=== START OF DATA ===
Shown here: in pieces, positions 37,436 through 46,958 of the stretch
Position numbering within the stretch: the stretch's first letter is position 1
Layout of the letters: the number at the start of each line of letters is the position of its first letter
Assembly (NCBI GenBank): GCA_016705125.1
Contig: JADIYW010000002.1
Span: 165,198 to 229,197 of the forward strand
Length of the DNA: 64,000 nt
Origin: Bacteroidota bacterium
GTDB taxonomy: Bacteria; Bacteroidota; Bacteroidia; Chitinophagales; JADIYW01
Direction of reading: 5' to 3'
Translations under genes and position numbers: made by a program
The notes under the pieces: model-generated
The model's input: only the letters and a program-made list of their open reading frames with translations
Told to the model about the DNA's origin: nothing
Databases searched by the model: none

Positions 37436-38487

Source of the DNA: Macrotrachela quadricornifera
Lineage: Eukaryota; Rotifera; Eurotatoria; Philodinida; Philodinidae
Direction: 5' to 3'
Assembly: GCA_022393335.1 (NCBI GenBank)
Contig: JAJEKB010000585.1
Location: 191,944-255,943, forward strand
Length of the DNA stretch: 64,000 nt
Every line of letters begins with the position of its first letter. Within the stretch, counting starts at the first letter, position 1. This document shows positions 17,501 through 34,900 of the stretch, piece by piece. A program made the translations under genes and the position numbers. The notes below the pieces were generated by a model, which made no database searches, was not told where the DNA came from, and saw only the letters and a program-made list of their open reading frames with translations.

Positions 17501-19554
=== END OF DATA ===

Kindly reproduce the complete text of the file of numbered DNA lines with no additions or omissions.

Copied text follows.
Shown here: in pieces, positions 37,436 through 46,958 of the stretch
Position numbering within the stretch: the stretch's first letter is position 1
Layout of the letters: the number at the start of each line of letters is the position of its first letter
Assembly (NCBI GenBank): GCA_016705125.1
Contig: JADIYW010000002.1
Span: 165,198 to 229,197 of the forward strand
Length of the DNA: 64,000 nt
Origin: Bacteroidota bacterium
GTDB taxonomy: Bacteria; Bacteroidota; Bacteroidia; Chitinophagales; JADIYW01
Direction of reading: 5' to 3'
Translations under genes and position numbers: made by a program
The notes under the pieces: model-generated
The model's input: only the letters and a program-made list of their open reading frames with translations
Told to the model about the DNA's origin: nothing
Databases searched by the model: none

Positions 37436-38487

Source of the DNA: Macrotrachela quadricornifera
Lineage: Eukaryota; Rotifera; Eurotatoria; Philodinida; Philodinidae
Direction: 5' to 3'
Assembly: GCA_022393335.1 (NCBI GenBank)
Contig: JAJEKB010000585.1
Location: 191,944-255,943, forward strand
Length of the DNA stretch: 64,000 nt
Every line of letters begins with the position of its first letter. Within the stretch, counting starts at the first letter, position 1. This document shows positions 17,501 through 34,900 of the stretch, piece by piece. A program made the translations under genes and the position numbers. The notes below the pieces were generated by a model, which made no database searches, was not told where the DNA came from, and saw only the letters and a program-made list of their open reading frames with translations.

Positions 17501-19554